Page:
YRS in Scotland, Northern Ireland and Wales
Historically we have struggled to get centres and kids in these areas, mainly because we need to do more to raise awareness of YRS rather than there not being any kids who could take part. So we are planning on running three separate hack weekends on open local government data for 50 kids in each place, emulating what we did in England in 2009 at Google – the beginning of YRS.
if you would like to assist with the organisation of any of these three weekends, please let me know
YRS UK local
We now have 42 centres across the UK, some slightly bamboozled, but those who are in their 2nd or 3rd year of being a centre are well-established and seeing a need to foster the local coding youth community beyond the annual event, both through the centre and with Ben (Nunney)’s community management offerings to all of the YRSers.
We are also looking at how these kids can work together on local community projects, or not – just things that interest them – and would like to see the centres be involved in this.
Please bear with us as we take our time to get this right. We have managed to nut years 1-4, we just need to work out year 5 and then we can rinse and repeat, for everyone.
The idea has always been to find and foster every kid who is driven to teach themselves how to code, and this does not limit us to the UK. For a few years now we have received messages from people overseas keen to run their own YRS events. So in 2013 we are launching YRS Everywhere. We are going to run weekends (again for 50 kids using local open government data) in the following places:
plus one other wild card (we have a few options here you see)
We will replicate the method of scale we used in the UK, moving from weekend to week, to multiple centres and finally hyper-local, year on year – all the time connecting these young coders to each other, in a very light way, maintaining the worldwide mentoring model used to date. We have no idea how this will work out, but we have begun chats with local developer networks who will act as foster networks for the youngsters, and open government data people in country, and the response has been wildly enthusiastic.
If any of you have contacts in any of these countries, please do hook me up with them, I would like to tie everything together as much as I can
Money – how are we paying for this?
Firstly it is important to clarify that my intention is not to build an organisation and flog it for millions. The idea is that this thing will be built and will grow and grow and grow, goodness knows where it will take us all but I would still like to be doing this when I am 90, and I would like to still be doing this with you all. I find that more exciting than being rich for a few years then sad and lonely…
We run YRS on a sponsor model, covering costs by trading what we actually have (access to young programming minds to test kit or raise brand awareness to a new generation) but not selling databases or IP. Obviously I have given up work now and we have a small team who run YRS and Rewired State (Rewired State being a profit-making social enterprise), we are paid through money made on RS hack days and through pieces of consultancy. YRS will continue to run on a NfP model, as we grow so we will need to raise more money to cover our ambition, but we are not shackled to a VC because we are not building a business to sell – we are creating a network that will continue to grow and hopefully gainfully employ more and more people and be rewarding and energising – because we have no flipping idea what is actually going to happen, and have the freedom to do this.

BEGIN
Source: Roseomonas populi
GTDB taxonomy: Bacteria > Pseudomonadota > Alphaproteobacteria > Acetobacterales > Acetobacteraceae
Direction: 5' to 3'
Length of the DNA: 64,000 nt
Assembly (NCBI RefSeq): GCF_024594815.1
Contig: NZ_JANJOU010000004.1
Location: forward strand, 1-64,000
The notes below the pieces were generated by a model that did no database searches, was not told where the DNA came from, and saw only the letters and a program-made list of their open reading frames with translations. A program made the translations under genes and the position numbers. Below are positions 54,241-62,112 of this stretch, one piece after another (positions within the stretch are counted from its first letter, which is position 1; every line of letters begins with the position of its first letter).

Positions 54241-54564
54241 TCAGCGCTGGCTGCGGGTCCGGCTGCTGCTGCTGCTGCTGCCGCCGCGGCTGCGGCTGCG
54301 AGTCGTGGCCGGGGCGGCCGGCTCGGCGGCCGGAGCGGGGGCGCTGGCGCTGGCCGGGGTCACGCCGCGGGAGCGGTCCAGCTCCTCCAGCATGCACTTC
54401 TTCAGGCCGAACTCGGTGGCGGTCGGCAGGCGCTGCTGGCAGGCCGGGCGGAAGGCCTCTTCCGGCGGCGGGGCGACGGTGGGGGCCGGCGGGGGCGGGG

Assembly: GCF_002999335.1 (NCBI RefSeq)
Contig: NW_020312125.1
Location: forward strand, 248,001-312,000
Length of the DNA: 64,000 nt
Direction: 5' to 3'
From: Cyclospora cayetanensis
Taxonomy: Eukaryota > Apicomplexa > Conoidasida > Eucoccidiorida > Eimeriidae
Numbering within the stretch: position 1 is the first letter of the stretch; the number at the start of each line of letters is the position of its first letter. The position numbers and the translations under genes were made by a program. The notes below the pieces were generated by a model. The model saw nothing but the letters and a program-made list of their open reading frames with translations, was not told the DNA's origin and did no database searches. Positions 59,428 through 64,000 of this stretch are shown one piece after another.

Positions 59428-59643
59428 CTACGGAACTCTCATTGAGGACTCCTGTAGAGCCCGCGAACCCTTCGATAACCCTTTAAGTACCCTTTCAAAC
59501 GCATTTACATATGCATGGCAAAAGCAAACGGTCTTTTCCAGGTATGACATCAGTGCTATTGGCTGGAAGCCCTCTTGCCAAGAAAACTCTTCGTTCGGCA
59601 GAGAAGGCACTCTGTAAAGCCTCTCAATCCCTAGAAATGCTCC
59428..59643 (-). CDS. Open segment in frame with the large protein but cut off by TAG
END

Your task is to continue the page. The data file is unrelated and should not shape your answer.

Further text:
And so we work very closely with our chosen sponsors every year to both get the cash we need to run this thing and to get them the results they need in order to donate actual money to us. It is a fine line but we work hard to get it right (nearly there!).
We intend to find a single main partner for Young Rewired State: Everywhere, as SAP were for us in the 2012 Festival of Code. We will find a model that combines local, in-country sponsorship, combined with our main partner sponsor.
In addition to this we will continue to run ‘for profit’ Rewired State hack days to support central costs.
The only way we can scale to find every single kid driven to teach themselves how to code, is to avoid obvious limitations. There is not going to be any single group that rises to the top as an outright winner from YRS, everyone will benefit, but every person involved can choose how they shape their involvement in YRS – it totally will be what you make of it.
I know I am in it for life and I am going to dedicate myself to making it great and worldwide. Young developers will take the network and make friends for life, build businesses, create the next bazillion dollar thing. Mentors will become worldwide mentors helping young people from all backgrounds, maybe even working with them to create something world-changing. Centres will find their own local coding youth and will hold the ability to shape that relationship and hone those skills for the greater good, or for their own. The Rewired State team work together to boldly go wherever, to try stuff, test and be brave, with a small cushion (a very small cushion) of financial stability. It is what we all make of it.